Every Thumb's Width

Theonomic Terms

C. S. Lewis argued that God doesn’t find man’s desire for pleasure too strong, but too weak. I think it’s also true that God doesn’t find the Christian man’s interest in politics too powerful, but too pathetic.

I know that the “Idol of Politics” is a favorite model of rented car for preachers to abuse who say that Christians act like politics and politicians can save them. Recently the beat-sticks have come out against so-called Christian Nationalists. But I have never met a Christian who actually thinks that the government is the Savior.

Most of the preachers who fear some Inevitable Compromise from Christians who spend too much time talking about politics are not more spiritual, they are ignorant. They may know how to speak accurately about the gospel, but they do not know how to disciple their people to obey all the Jesus commanded, which is the Great Commission, which includes how to obey Jesus when we live together with our neighbors in a city, state, and nation. I’ve had to repent from this sort of naivety and ignorance myself.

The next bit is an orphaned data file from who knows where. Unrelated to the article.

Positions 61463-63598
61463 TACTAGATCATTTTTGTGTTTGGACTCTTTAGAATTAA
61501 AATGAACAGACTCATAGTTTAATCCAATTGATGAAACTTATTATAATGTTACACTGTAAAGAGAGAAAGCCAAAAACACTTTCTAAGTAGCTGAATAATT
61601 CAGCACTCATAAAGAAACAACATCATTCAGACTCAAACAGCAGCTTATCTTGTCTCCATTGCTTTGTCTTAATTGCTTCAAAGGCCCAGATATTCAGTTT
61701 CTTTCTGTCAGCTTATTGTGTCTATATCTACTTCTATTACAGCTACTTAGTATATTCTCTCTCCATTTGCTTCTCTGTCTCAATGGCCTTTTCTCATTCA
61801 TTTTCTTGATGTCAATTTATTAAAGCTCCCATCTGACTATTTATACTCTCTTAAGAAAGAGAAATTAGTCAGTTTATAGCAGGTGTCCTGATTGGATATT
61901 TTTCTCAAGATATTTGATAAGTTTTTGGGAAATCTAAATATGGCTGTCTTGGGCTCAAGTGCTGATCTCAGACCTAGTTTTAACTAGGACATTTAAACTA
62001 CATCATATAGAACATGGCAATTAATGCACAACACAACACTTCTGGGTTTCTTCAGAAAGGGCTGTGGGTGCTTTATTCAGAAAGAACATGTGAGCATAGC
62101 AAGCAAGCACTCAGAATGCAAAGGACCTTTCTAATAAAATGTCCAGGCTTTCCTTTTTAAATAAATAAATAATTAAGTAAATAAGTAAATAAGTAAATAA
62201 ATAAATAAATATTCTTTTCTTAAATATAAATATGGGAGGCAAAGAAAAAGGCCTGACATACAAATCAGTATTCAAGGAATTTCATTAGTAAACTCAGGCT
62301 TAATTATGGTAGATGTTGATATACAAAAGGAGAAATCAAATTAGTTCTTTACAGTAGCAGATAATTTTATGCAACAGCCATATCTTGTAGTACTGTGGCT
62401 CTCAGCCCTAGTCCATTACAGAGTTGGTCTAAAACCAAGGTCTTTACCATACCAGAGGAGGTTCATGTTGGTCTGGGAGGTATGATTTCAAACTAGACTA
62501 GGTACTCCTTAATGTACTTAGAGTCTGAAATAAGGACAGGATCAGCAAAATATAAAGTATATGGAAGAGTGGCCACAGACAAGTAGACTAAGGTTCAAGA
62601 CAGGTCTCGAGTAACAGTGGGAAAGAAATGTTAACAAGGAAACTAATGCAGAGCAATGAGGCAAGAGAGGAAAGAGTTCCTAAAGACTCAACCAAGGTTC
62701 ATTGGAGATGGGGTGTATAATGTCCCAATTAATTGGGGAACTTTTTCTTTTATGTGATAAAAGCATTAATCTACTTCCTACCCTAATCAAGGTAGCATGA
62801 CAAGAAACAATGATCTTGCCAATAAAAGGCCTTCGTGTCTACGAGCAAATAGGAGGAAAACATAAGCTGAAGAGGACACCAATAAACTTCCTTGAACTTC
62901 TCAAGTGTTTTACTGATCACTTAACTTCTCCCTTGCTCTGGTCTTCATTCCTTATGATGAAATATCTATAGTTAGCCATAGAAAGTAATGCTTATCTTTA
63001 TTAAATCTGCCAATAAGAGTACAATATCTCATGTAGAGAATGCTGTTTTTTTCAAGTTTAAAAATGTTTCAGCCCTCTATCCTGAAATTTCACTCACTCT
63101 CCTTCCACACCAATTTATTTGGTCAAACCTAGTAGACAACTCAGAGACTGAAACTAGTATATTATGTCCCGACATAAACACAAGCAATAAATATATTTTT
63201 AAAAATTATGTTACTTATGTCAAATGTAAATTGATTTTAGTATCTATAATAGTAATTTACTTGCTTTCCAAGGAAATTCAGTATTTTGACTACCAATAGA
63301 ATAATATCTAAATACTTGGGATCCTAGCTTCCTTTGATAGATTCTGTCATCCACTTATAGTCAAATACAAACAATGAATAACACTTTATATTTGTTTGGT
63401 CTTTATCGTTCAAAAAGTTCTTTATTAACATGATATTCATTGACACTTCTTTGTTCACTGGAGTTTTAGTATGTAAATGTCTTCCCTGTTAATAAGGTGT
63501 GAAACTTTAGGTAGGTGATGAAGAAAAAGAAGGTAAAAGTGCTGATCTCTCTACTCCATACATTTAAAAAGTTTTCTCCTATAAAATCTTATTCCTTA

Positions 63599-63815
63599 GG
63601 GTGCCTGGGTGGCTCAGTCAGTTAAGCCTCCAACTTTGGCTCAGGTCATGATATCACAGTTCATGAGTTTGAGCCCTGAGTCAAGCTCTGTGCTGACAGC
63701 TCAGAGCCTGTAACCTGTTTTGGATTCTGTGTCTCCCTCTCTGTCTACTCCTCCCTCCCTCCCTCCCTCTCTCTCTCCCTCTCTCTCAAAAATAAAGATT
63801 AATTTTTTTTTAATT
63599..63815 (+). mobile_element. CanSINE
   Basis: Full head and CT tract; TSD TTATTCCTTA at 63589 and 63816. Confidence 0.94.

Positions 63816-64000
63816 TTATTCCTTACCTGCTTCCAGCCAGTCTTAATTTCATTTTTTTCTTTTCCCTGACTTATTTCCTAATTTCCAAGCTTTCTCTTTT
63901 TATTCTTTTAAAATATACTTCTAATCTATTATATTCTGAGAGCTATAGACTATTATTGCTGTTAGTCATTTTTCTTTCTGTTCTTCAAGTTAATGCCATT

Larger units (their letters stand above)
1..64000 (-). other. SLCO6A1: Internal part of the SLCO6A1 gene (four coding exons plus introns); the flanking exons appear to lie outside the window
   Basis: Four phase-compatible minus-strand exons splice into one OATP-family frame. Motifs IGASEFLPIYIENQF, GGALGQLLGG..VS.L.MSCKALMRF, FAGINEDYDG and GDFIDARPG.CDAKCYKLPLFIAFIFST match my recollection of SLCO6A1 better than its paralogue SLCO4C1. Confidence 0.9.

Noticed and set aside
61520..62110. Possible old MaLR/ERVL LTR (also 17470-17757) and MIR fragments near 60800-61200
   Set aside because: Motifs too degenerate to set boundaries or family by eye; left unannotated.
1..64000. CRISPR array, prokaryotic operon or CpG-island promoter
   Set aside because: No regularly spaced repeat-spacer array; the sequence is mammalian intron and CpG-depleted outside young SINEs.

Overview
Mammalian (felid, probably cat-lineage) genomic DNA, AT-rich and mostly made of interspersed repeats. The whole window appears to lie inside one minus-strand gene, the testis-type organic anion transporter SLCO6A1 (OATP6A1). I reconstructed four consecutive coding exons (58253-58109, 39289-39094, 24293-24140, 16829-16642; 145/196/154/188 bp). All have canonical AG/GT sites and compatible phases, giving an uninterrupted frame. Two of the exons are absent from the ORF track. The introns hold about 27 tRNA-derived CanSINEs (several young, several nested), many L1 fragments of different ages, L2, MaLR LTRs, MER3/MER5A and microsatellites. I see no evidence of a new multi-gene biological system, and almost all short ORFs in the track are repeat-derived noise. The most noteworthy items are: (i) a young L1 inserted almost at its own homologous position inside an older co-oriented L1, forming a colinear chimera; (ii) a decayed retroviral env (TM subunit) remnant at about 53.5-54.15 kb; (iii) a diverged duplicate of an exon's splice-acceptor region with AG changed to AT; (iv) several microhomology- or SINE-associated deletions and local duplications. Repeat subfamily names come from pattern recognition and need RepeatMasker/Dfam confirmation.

Jesus is Lord. We should believe it, and we should live by faith like it. And, what is surprisingly controversial question, shouldn’t we want the laws in our land to honor Him as Lord?

Here is a 17 minute video by Douglas Wilson on General Equity Theonomy. He’ll define theonomy, but it basically combines theos-God and nomos-law, and there is always a God/god of every law. He asks and answers some plain questions, and it’s really valuable whether or not you’ve asked the Westminster Confession of Faith into your heart.

A couple years ago I took a stab at explaining why Christians are allowed to, and should be expected to, think in theonomic terms. My notes for that talk are here, but there’s video, too.